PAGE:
“It’s never a waste of money to invest in someone’s human potential.” Those are the words of Brandy Chance, a Social Studies teacher at the Florence Crittenton School for pregnant and parenting teens in Colorado. She knows firsthand just how much potential is in the young women that attend FloCrit. If only more schools invested in that potential instead of discriminating against pregnant and parenting students. According to NWLC’s report, 64% of states lack anti-discrimination laws, regulations, or guidelines that would protect these students.
On this week’s episode of High School Moms, we met two incredibly strong young moms who are wise beyond their teenage years. First we met 16-year-old Larissa. She has a 1-year-old son and gave birth to her second son during the episode. Much of the show focused on Larissa’s delivery. She went into labor sooner than expected and to say she was overwhelmed would be an understatement. Through tears, Larissa expressed her fear that she wasn’t prepared to have another baby. I was incredibly impressed by her maturity throughout the episode. She obviously has spent a lot of time reflecting on her situation and noted that “having a baby at a young age can either make you or it breaks you.” She is determined not to let it break her and the support she receives from the staff at Florence Crittenton will certainly help make that a reality.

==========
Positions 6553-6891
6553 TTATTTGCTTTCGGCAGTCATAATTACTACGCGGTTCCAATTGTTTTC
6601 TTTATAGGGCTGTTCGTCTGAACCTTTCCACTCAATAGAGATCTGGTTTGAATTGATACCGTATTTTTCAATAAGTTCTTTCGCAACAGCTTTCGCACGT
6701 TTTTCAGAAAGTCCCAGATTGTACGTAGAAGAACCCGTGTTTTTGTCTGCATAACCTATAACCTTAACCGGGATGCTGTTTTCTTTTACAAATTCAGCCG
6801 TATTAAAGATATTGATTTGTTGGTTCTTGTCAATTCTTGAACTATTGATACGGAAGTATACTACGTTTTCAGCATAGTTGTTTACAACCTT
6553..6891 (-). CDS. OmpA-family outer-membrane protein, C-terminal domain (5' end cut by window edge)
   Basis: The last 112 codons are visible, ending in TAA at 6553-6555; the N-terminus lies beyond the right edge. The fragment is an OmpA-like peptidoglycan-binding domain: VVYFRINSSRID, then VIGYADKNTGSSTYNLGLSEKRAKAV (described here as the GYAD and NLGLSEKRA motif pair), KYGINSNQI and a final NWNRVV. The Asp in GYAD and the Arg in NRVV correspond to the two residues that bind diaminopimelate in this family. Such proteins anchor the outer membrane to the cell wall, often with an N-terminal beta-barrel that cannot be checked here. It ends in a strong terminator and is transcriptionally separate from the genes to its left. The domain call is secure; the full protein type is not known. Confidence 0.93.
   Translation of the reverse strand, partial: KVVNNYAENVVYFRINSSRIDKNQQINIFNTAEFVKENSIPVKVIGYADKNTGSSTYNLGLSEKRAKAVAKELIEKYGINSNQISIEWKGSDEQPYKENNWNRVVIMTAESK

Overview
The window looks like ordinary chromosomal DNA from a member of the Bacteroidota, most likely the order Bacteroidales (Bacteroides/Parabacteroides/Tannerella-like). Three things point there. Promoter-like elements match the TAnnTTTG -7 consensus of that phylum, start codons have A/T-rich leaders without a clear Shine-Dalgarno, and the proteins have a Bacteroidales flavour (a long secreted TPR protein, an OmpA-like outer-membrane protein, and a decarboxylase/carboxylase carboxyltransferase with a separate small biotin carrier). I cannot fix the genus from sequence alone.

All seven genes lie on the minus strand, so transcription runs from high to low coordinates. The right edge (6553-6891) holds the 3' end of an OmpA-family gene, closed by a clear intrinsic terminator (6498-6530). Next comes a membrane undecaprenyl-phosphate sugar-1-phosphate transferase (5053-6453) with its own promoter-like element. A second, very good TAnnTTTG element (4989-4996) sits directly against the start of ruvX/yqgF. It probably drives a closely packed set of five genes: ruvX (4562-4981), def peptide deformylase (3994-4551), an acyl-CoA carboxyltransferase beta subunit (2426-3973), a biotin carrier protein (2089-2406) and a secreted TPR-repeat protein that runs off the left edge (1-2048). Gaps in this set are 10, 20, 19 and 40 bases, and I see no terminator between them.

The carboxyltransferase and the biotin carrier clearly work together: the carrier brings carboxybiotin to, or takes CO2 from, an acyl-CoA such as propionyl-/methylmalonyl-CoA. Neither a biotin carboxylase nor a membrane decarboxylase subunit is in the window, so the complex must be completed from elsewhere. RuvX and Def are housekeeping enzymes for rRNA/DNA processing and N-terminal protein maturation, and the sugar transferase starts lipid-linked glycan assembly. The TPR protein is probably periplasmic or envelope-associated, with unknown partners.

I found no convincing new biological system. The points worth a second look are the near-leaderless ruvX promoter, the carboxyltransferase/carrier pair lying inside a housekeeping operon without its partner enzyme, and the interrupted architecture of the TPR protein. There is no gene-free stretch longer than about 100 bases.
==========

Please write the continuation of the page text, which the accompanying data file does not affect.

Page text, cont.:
|Maria and Ivory|
Next we met 18-year-old Maria. Maria’s 2-year-old daughter Ivory is blind. Being a young mom is tough enough; the added pressure of having a child with a disability would be too much for many people. Yet Maria’s spirit is nowhere near broken. She explained to us each detail in Ivory’s physical, social, and emotional development like someone who has spent a lot of time researching and understanding exactly how to best help her child. She has found support in the school for blind children Ivory attends. Maria spends hours after school applying for college scholarships (she wins over $4000!) – she hopes to one day work at Ivory’s school for blind children as a physical therapist. You can’t help but root for Maria. She says she wants to, “be a strong woman.” I think it was pretty obvious to us watching…she already is.